6. The remedy is prescribed in the company's Act to seek relief from court within a two week period. but who except for Mr. Vignarajah will incur costs and do it ? 

7. Furthermore, besides the ethical issues, is it really worth it ? based on TIFL fundamentals (and if the majority Cooray Family saw fit to sell controlling stake at Rs 28), who can argue with that. Furthermore, if anyone feels TFIL is undervalued at Rs 28/-, they have the option of buying COCR, although i have not studied the valuations post acquisition.  

8. In Principle, their should be an option to remain as a shareholder of TFIL although it is mandatorily de-listed. (i know many people who are still shareholders for eg of Walker Tours even after JKH gave share swap for KHL and delisted Walker Tours).

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Re: COCR to acquire TFIL -what are consequences ?

Post by stocks hunter on Sun Nov 09, 2014 7:58 pm

Yes alche my point is also same.

Now COCR offered a very fair price to TFIL. Rs28 seems to be a fair price and nobody at that time protested against that.More than 96% they acquired at that price. What has happened here is due to low liquidity in the mkt TFIL share is now trading at Rs40 levels where COCR has nothing to do it. COCR clearly mentioned their buying price and promoters took this to present price levels due to low liquidity. Same thing has happened to NIFL & other few non banking counters which is not correct. This is clear manipulation.So my argument is also the max price COCR can give to TIFL share holders is Rs28. If not it is not fair by the 96% of the TIFL share holders who subscribe to the offer at Rs28.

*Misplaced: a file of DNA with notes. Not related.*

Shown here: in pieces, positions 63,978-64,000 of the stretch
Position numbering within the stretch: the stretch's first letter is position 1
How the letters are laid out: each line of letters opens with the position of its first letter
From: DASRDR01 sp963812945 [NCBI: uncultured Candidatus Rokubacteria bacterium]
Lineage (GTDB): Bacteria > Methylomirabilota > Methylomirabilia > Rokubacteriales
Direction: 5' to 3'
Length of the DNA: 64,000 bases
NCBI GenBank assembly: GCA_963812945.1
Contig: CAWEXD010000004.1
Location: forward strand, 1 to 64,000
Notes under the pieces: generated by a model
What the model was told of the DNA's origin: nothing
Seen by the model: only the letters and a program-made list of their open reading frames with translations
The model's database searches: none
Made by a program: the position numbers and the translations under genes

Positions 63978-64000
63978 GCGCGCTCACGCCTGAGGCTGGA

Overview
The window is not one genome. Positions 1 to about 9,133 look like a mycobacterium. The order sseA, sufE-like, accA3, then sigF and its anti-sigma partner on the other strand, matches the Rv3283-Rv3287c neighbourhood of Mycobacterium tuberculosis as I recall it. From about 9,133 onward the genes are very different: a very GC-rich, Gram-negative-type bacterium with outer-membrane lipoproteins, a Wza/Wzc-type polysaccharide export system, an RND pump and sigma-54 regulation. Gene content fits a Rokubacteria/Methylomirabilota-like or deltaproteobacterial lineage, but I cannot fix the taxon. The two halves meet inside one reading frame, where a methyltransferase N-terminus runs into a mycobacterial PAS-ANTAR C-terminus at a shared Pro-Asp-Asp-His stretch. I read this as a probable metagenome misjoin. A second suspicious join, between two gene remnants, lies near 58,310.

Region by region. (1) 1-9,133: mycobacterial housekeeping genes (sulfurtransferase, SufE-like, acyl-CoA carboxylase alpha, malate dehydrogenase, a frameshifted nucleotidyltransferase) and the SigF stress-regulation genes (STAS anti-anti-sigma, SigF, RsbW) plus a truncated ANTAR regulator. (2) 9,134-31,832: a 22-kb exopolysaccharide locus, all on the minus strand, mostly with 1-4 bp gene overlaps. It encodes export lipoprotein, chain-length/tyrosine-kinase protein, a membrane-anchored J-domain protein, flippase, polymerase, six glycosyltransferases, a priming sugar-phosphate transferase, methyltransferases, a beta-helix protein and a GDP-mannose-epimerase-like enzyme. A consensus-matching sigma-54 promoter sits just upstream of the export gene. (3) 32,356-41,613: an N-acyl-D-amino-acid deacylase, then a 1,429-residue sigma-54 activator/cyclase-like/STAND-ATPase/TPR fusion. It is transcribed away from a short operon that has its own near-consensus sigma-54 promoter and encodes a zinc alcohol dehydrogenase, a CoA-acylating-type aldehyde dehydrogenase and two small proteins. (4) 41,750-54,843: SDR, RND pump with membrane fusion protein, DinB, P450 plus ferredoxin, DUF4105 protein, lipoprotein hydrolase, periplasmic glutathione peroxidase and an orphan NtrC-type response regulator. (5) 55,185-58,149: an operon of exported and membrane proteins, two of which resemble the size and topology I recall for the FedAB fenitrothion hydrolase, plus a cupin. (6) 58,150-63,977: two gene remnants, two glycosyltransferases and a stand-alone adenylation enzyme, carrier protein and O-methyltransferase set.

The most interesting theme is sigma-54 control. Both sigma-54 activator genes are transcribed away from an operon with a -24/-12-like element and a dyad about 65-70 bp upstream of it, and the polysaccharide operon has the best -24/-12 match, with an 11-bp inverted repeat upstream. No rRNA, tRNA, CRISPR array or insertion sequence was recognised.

This is purely my idea only.
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Re: COCR to acquire TFIL -what are consequences ?

Post by stocks hunter on Sun Nov 09, 2014 8:09 pm

slstock wrote:Now what COCR is trying to do,

1) From what I see is COCR is trying to misquote the Companies act to their benefit, offer lower prices than trading at market ( Rs 40) for TFIL to scare minority to buy them at Rs 28 which they could not get at a mandatory offer.


I'm not agreeing to this. To my simple knowledge when COCR published the offer price the trading price of TFIL was around Rs23 - Rs25. If this was @Rs40 levels at that time it is not ethical as sls said. But here nothing has happened like that.

" />

Manipulators are the main culprits here.

Again this is my idea only. I may be wrong/correct. Time will tell everything.


Last edited by stocks hunter on Sun Nov 09, 2014 8:19 pm; edited 3 times in total